Monday, September 15, 2008

Bonn Voyage

(Here's a link to my pictures of Bonn. They illustrate this post a bit.)

It's strange how quickly a new place can feel like home. I remember feeling completely natural calling my dorm freshman year "home" after only a few weeks at Ohio State, and feeling a bit surprised when my tent in Northern Kenya felt as comforting as my bed back in Cincinnati. Maybe I just need a place to stash my stuff and a routine to feel settled in a place. I feel settled in Marburg, but with only two weeks to go before I leave, it's time to think about my next home: Bonn.

The Fulbrighters were given Friday off so we could go to our host-cities (a.k.a. The city we signed up to live in for a year) to settle housing and possibly meet with representatives at our host universities. I dutifully arranged to meet Dr. Martin, my academic host for the next year. I e-mailed him to arrange the best time for him. He suggested 9:30 Friday morning. I agreed, knowing as the crow flies, Bonn is maybe an hour and a half from Marburg.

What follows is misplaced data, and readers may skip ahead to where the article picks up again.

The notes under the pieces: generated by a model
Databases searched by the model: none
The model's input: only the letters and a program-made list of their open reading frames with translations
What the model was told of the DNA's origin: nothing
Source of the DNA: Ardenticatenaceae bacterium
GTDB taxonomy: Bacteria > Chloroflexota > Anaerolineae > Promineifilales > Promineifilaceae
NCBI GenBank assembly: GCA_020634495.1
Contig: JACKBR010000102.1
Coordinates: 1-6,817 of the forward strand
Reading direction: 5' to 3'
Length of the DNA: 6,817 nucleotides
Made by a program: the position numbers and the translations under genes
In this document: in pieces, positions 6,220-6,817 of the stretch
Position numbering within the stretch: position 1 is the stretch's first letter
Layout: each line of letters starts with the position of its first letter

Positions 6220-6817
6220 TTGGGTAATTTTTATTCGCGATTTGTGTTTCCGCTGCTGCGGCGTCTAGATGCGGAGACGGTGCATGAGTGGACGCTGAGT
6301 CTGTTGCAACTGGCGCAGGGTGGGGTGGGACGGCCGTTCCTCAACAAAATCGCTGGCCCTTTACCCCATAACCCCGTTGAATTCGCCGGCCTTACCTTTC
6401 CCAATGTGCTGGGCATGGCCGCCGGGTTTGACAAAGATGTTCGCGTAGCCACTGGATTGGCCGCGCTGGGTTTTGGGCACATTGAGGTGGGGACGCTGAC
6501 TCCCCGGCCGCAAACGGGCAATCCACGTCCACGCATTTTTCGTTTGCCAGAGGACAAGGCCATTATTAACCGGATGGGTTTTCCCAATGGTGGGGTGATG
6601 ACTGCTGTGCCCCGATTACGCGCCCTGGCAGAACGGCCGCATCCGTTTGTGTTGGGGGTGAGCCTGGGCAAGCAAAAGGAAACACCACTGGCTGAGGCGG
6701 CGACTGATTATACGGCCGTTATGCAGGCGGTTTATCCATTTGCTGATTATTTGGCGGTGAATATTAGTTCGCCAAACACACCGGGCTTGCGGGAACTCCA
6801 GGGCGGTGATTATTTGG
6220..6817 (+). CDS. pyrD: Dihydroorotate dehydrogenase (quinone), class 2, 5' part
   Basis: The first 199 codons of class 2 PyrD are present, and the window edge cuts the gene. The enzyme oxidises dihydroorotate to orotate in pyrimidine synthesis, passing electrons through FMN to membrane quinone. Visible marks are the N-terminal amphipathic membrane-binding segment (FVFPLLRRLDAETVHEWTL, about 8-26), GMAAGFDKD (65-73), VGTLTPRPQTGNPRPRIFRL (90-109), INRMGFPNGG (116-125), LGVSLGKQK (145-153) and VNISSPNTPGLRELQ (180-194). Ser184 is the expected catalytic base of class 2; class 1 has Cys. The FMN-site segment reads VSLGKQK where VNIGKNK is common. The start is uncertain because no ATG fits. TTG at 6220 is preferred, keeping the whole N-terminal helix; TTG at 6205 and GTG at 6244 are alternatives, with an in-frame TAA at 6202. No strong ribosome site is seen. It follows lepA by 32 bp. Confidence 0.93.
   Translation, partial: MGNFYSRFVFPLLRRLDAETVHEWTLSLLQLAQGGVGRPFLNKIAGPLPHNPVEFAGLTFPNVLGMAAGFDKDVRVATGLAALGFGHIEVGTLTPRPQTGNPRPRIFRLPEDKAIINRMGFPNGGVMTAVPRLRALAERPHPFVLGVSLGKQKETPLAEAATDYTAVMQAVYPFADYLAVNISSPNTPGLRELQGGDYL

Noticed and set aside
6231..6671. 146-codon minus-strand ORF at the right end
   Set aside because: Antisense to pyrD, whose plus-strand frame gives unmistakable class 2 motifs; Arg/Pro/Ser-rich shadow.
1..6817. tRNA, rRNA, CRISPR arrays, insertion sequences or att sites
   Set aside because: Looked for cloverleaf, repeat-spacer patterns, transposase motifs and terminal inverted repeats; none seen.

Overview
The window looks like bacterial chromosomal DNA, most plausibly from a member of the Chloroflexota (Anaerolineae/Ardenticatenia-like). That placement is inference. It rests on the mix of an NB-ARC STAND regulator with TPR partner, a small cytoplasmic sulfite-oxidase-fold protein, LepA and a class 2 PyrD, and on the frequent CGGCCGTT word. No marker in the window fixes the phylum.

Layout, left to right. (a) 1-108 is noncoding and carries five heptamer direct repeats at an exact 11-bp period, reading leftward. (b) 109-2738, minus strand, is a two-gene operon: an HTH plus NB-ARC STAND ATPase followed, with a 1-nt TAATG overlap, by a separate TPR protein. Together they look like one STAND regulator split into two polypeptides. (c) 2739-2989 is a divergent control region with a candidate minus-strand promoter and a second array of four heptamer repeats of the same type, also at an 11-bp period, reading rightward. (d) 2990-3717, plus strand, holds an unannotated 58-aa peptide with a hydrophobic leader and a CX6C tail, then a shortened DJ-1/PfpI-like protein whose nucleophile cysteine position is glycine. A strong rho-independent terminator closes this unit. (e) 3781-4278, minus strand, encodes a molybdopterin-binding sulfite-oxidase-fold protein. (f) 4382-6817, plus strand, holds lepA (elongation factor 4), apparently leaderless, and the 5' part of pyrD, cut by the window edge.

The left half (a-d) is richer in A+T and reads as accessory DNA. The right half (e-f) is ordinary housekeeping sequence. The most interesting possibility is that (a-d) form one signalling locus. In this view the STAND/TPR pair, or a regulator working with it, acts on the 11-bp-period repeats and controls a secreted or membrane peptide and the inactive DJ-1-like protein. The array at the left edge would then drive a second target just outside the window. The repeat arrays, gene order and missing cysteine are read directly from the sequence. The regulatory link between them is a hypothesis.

Unfortunately, I didn't travel as the crow flies. There's an inconvenient mountain range between Hessen (the state Marburg's in) and Nordrhein-Westfalen (where Bonn is) that makes the trip three hours long. That meant I had to get up around 4:30 to get catch a 5:12 train. You may think, "Gee, Matt, if the ride is only three hours long, why not leave at 6?"

"Well," I say to you, "public transportation kinda stresses me out. I had four different connections to make and a streetcar/bus system to sort out in Bonn. I had to give myself that extra hour to allow for getting on the wrong train, missing a connection and/or getting completely lost in a station. So back outta my grill."

I also arranged to leave a suitcase with Dr. Martin so I didn't need to schlep four bags through all those connections the next time I make this trip. Thus, 5 AM in Marburg I was skittering down the hill to the train station, my rolling suitcase catching every rotten apple in the street (a tree overlooks the street from a very quaint garden. Pleasing to the eye, not to the rolling suitcase). I made the train, but managed to soak my shirt in sweat in the humid morning. I was ready to make a first impression.

I managed to make all the necessary connections and arrived in Bonn with an hour to kill. A few notes about the city: Bonn was the capital of the former West Germany. When they were reconstructing the ruined Germany after WWII The Allies decided to put the Western seat of government in the city because it was near-ish the middle of the country and completely apolitical. Making a once quiet, small city on the Rhine the governmental seat of power for about fifty years.